In keeping with the trope of the starving artist, legendary horror and science-fiction writer H. P. Lovecraft was penniless and largely unknown at the time of his death in 1937. Born and raised on the East Side of Providence by parents who both suffered from mental illnesses, Lovecraft was forever altered by the fear-riddled and anxiety-provoking experiences of his childhood, eventually growing into the famously reclusive and uneasy man who would write such classics of the horror/sci-fi genre as The Call of Cthulhu, and Whisperer in the Darkness. Today, appreciation and influence of Lovecraft’s work can be found throughout pop culture, from Black Sabbath songs to episodes of South Park.
Lovecraft was influenced by his more famous predecessor (and Providence frequenter) Edgar Allan Poe, creating tales of weird fiction before the horror/sci-fi genre existed as such. Much of his work was informed by a lifelong fascination with the sciences—astronomy in particular—and major themes in his work include threats to civilization, dark and mythical beings, and occult-like underworlds.
It’s fitting then that Lovecraft has accumulated somewhat of an occult following himself, especially in Providence, where there’s an H. P. Lovecraft Memorial Square (Angell St. at Prospect St.) on the East Side, and where there are annual celebrations of his birth at The Ladd Observatory (210 Doyle Ave. 401/863-2323), and of his death at the Swan Point Cemetery (585 Blackstone Blvd., 401/272-1314). In 1977, fans placed a commemorative headstone at Lovecraft’s gravesite bearing the phrase “I AM PROVIDENCE,” a line from his extensive collection of personal letters.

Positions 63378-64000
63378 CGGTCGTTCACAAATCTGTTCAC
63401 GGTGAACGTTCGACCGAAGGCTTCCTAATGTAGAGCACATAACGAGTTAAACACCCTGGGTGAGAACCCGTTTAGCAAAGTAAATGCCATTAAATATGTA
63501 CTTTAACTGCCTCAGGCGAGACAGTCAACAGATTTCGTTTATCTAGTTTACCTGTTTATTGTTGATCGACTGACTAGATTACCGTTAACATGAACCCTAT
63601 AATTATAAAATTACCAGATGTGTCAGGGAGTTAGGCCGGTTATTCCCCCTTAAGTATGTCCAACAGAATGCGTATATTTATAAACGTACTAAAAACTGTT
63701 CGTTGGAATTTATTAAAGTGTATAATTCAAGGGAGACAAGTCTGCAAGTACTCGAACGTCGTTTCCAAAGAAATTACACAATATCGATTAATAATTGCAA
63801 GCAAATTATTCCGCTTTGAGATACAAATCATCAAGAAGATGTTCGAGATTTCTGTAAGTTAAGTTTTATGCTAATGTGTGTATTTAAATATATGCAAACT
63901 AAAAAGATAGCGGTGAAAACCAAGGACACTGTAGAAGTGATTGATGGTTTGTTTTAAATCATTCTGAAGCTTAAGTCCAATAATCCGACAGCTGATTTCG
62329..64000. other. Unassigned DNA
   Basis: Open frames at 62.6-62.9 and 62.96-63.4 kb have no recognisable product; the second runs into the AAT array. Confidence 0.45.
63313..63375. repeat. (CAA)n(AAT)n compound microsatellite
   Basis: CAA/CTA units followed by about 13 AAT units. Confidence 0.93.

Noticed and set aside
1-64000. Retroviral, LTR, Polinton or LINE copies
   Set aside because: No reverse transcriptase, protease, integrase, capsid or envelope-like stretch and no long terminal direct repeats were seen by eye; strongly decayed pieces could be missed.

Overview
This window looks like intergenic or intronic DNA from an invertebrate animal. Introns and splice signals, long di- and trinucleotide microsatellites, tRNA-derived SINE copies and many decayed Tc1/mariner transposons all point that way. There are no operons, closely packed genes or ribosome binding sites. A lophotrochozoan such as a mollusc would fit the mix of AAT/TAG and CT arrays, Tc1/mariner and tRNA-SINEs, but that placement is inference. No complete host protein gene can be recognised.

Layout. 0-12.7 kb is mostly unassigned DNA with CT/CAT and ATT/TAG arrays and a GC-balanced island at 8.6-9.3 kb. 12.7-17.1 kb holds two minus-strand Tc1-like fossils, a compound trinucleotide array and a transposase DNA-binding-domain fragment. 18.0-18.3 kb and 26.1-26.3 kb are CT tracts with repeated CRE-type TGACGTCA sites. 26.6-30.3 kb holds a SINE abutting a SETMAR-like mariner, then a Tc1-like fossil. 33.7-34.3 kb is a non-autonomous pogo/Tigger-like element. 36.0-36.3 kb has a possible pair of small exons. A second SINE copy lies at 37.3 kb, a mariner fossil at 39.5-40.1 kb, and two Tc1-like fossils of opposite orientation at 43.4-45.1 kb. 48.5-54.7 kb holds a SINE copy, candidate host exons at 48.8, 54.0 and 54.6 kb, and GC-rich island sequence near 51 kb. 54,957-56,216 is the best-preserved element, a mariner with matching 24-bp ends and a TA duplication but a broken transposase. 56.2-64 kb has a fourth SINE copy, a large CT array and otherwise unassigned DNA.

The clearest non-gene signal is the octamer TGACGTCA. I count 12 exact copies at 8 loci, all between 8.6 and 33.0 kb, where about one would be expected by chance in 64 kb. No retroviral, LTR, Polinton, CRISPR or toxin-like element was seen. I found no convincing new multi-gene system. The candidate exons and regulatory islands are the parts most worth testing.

In 2013, the first NecronomiCon Providence took place, billing itself as the “International Conference and Festival of Weird Fiction, Art, and Academia,” dedicated to exploring the life and works of Lovecraft and his contemporaries. Highlights include a Lovecraft walking tour, live performances inspired by weird fiction and art, a vendor hall, author readings, panel discussions, and a “Cthulhu Prayer Breakfast.” The festival takes place every two years during the third week of August to commemorate the author’s birthday, August 20, 1890.